There are few trails here, and some picnic tables and fire pits, with one larger shelter and fire pit built by the Princess Louisa International Society. But other than at low tide, exploring and hiking is pretty much limited to one “arduous” trail with a 500-meter elevation gain up to an old trapper’s cabin. On our short walks we did find lovely displays of Nootka roses that added their scent to the air, Queen Anne’s Lace in bloom, plenty of red and orange salmonberries to feed your inner bear, and lots of tiny wildflowers, including some native bleeding hearts (Dicentra formosa) and silverweed (Potentilla anseria).IMG_7056 Here and there in the mostly coniferous forest, broad maple trees are covered with moss and the word verdant realizes its true meaning in this moist, healthy ecosystem with lush undergrowth and soaring deciduous and coniferous trees that create a canopy coloured in myriad shades of green.



A magnificent place. I can see how it might lose some of its wonder in high season, and the circumstances created by distance and geography certainly lend themselves to the tendency to make it one of those spots where you arrive, take in the splendour and move on. But, as in so much of the beautiful coast of B.C., if you come at a quiet time and take the time to just sit and appreciate, you will find much to keep mind and soul fed for days. We certainly did.

After  I wrote this post, but before I posted it, Andy Cross from Yahtzee posted a remarkably similar post. They were entering Malibu as we were leaving. Well worth a read. 

21 May

Stern tie Shenanigans

So a couple of nights ago we were stern-tied in Smuggler Cove, only one of three boats. Calm, peaceful and quiet. Then three more boats show up. Then another. Then a south wind starts to blow right on the beam and three more show up. And all of them attempt to tie up south of us.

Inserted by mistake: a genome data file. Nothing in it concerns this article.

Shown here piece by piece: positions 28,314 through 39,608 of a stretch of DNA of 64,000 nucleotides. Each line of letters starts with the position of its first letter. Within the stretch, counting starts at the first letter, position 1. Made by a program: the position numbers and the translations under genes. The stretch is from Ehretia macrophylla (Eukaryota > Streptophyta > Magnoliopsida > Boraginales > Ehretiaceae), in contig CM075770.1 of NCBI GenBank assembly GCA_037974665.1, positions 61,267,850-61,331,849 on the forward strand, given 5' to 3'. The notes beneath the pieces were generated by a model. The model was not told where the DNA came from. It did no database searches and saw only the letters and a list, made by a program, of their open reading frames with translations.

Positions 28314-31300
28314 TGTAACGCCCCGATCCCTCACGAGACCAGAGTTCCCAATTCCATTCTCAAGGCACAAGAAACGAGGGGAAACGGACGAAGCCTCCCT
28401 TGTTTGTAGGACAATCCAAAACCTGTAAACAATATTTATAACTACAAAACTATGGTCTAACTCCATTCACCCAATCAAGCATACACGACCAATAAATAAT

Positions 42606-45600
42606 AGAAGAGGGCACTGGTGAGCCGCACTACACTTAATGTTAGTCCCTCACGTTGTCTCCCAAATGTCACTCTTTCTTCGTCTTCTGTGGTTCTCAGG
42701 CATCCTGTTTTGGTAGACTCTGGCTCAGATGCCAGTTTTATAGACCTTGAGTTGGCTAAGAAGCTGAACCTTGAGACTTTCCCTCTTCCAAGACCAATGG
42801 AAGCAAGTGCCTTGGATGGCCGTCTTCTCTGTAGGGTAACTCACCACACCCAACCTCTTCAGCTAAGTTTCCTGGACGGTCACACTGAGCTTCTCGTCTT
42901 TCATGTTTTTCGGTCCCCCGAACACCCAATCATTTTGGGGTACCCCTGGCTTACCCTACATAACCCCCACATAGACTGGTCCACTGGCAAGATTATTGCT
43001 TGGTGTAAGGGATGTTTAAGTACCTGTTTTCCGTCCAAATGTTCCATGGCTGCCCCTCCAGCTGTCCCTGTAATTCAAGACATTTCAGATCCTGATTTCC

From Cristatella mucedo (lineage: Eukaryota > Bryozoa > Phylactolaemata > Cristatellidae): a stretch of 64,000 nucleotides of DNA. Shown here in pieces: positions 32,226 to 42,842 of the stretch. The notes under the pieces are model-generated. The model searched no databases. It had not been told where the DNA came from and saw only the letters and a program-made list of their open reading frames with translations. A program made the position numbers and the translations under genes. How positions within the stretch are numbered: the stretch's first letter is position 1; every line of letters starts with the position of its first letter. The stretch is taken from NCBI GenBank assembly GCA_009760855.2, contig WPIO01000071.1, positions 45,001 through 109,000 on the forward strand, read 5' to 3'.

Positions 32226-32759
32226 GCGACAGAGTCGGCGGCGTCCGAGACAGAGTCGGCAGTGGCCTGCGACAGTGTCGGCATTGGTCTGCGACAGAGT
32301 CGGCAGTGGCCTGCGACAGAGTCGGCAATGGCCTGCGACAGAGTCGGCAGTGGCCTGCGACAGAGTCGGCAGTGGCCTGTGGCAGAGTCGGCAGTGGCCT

At one point we had the cove pretty much to ourselves


We had left Nanaimo behind a couple of days earlier and crossed the Strait. We managed to sail for about an hour before the winds died down, then motored the rest of the way. Unusual for this time of year, the winds were coming from the north and showed no sign of change for at least five or six days. We spent a night at Secret Cove Marina to top up the water and batteries and enjoyed a half-price pre-season discount. The next morning we did the short motor to Smuggler Cove to relax and start settling into cruising mode.

I deliberately tied up on the north end of the cove as last time we were here it was also a north wind and I, and everyone trying to tie up, had been blown south, which made it difficult to stern tie upwind of another boat. Well, best-laid plans and all that — it didn’t work out so well.

The first three boats in tied up at the far south end of the first cove, well away from us. The next boat in, a Hunter from a charter company, thankfully also attempted a ring well away us, but later gave up and moved because they couldn’t get their anchor to hold (they eventually moved again and may even have left, but I was too busy to notice).

They were replaced by the first of two boats that came in at the same time. The skipper bravely tried to keep control of the stern but eventually the boat swung in a 360° circle and managed to wrap the as-yet-untied stern line around the boat. They got it straightened out, but the poor fellow with shore duty somehow set off his inflatable and was fighting the wind, the dinghy painter and the stern line with this big yellow doughnut around his neck. Eventually they did get tied up, but their anchor started to drag and their stern crept precariously close to the shore. They eventually gave up, raised the anchor and left altogether. I noticed they left their line behind — although they were back bright and early the next morning to retrieve it — so I am not sure what prompted the exit.

But I barely noticed any of this at the time. Because, and please forgive my hyperbolic judgementalism, the “sailors without a plan” had arrived at the same time and proceeded to keep me distracted for the next hour. It was obvious from the beginning they had no plan, very little clue and an old, cantankerous boat with a helmsman who, as far as I could tell, was so decrepit, he didn’t stand up once throughout the whole debacle.